Matt Blaize

Note: This review is from 2004

Review by Steve Bennett

There's nothing Matt Blaize likes doing more than posturing, whether it's physically striking a pose or adopting some unambiguous ethical position for his material.

The only problem is, it's never entirely convincing. His swaggering manner is too deliberate, acting as a barrier between himself and the audience, even when you suspect he has something worth saying. Which is a shame because he has bags of natural charisma and good intent.

He makes the show sound as if it's going to have a philosophical bent, taking about the void at the heart of all of our lives and how we should fill it.

From what he tells us of his 34 years on this planet, he should have plenty to say on the subject ­ especially as a recovering alcoholic who tried to use booze to fill that gap, and having undergone therapy for sex addiction after his girlfriend of eight years dumped him for his infidelity.

Yet he never really shines any light on these demons, instead using the topics as the basis for some quite formulaic gags about drinking, vibrators and the like.

"We're here to challenge misconceptions," he tells the audience at one point. Later adding: "If we can't break down barriers in comedy, where can we?" They sound suspiciously like slogans, and though I'm sure he believes in their sentiment, he doesn't seem to know quite how to apply them.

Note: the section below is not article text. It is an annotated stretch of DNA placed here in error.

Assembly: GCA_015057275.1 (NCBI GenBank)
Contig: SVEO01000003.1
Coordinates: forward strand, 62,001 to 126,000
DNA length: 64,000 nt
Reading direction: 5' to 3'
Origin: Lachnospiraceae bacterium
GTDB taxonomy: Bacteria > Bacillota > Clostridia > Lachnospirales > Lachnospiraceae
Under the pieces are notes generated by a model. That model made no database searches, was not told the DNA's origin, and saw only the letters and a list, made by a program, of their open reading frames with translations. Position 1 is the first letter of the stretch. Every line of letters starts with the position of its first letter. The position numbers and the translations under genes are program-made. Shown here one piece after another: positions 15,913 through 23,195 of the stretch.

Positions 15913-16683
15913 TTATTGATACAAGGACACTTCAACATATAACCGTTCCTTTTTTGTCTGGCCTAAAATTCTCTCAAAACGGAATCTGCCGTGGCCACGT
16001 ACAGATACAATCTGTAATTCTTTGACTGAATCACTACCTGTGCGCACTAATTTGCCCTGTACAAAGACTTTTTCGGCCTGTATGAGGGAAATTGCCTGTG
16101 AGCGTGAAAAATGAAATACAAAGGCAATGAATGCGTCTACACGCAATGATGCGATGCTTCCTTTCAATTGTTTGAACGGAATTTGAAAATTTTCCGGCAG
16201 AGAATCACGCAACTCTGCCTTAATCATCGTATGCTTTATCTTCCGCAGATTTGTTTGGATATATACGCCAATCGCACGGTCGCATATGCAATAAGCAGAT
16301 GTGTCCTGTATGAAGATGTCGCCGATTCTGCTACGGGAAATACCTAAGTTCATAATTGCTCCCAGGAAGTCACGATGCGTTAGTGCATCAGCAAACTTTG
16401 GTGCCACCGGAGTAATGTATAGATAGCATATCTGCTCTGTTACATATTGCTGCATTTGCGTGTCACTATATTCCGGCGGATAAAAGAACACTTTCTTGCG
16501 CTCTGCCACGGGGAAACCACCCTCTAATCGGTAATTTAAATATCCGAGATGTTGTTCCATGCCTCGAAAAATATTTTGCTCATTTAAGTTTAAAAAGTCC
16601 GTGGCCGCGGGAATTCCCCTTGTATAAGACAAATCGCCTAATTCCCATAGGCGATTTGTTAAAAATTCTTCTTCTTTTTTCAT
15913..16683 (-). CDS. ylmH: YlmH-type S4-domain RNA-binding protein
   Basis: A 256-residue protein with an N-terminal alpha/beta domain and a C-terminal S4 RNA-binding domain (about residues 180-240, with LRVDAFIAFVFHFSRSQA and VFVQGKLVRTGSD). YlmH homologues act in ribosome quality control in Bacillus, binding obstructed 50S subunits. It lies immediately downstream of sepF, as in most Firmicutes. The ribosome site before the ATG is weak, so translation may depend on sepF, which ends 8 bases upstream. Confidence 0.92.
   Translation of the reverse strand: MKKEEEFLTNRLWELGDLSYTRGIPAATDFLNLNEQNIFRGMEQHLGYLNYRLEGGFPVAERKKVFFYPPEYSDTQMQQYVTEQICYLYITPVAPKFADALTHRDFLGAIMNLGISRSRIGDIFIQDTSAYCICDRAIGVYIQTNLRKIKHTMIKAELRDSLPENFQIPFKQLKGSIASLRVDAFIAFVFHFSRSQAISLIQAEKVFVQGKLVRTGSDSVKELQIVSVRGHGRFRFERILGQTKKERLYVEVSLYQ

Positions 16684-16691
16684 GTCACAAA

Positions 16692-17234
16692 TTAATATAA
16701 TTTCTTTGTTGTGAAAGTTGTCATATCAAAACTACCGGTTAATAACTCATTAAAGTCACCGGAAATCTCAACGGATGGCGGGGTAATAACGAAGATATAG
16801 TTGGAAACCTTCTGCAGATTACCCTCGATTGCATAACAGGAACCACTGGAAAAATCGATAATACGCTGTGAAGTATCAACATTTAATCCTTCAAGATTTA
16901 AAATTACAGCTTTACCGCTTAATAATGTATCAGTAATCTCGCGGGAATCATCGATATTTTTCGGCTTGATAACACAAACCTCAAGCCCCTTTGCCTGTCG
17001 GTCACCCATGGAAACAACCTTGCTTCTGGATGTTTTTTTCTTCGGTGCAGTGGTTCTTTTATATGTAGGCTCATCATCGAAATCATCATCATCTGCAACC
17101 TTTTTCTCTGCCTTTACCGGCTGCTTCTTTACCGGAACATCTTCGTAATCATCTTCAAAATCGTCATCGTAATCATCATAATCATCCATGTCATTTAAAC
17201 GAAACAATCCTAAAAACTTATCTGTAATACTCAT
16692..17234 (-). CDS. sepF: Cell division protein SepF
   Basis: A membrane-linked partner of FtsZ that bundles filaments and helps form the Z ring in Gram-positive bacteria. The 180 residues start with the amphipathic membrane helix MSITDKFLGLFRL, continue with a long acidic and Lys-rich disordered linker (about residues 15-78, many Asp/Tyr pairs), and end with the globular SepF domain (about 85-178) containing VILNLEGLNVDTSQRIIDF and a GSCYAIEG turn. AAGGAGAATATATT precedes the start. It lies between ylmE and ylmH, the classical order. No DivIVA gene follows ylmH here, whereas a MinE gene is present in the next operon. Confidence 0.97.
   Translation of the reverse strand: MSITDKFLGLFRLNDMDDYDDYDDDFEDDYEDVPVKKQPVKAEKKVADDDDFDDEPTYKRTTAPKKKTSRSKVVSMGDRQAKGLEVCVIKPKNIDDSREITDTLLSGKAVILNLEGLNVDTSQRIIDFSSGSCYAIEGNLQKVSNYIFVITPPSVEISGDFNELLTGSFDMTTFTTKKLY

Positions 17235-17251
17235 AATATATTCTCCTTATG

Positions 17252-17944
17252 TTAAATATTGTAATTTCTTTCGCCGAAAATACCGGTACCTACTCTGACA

He touches on race, saying he feels neither British nor West Indian. talking about the Ron Atkinson's racist comment and claiming that you can't have an opinion on prejudice ­ whether it be racism, sexism or agism - unless you come from one of the minority groups. It is an interesting point of view, and could be seen as discriminatory in itself ("How can you have a point of view? You're white"), but he states it as a given belief rather than exploring the ideas.

The irony is, he probably doesn't need to fake it. Underneath the bravado we see glimpses of a charismatic, friendly and above all natural performer who audiences would warm to for who he is, and appreciate more for his honesty.

This is most evident towards the end, when he touching recounts how he made peace with his father after ten years. Though the cause of the rift isn't set up dramatically enough, this segment feels so much more genuine and heartfelt, meaning the eventual pay-off, which diffuses a building tension, packs a stronger punch.

But even here, he milks things a bit too much ­ leaving obvious long gaps of silence where it's supposed to be poignant ­ but it's the truthfulness that pays dividends, not the deliberate delivery.

Until he makes more of this untapped potential, Blaize will remain a man who can walk the walk, but can't quite talk the talk.

Review date: 1 Jan 2004
Reviewed by: Steve Bennett

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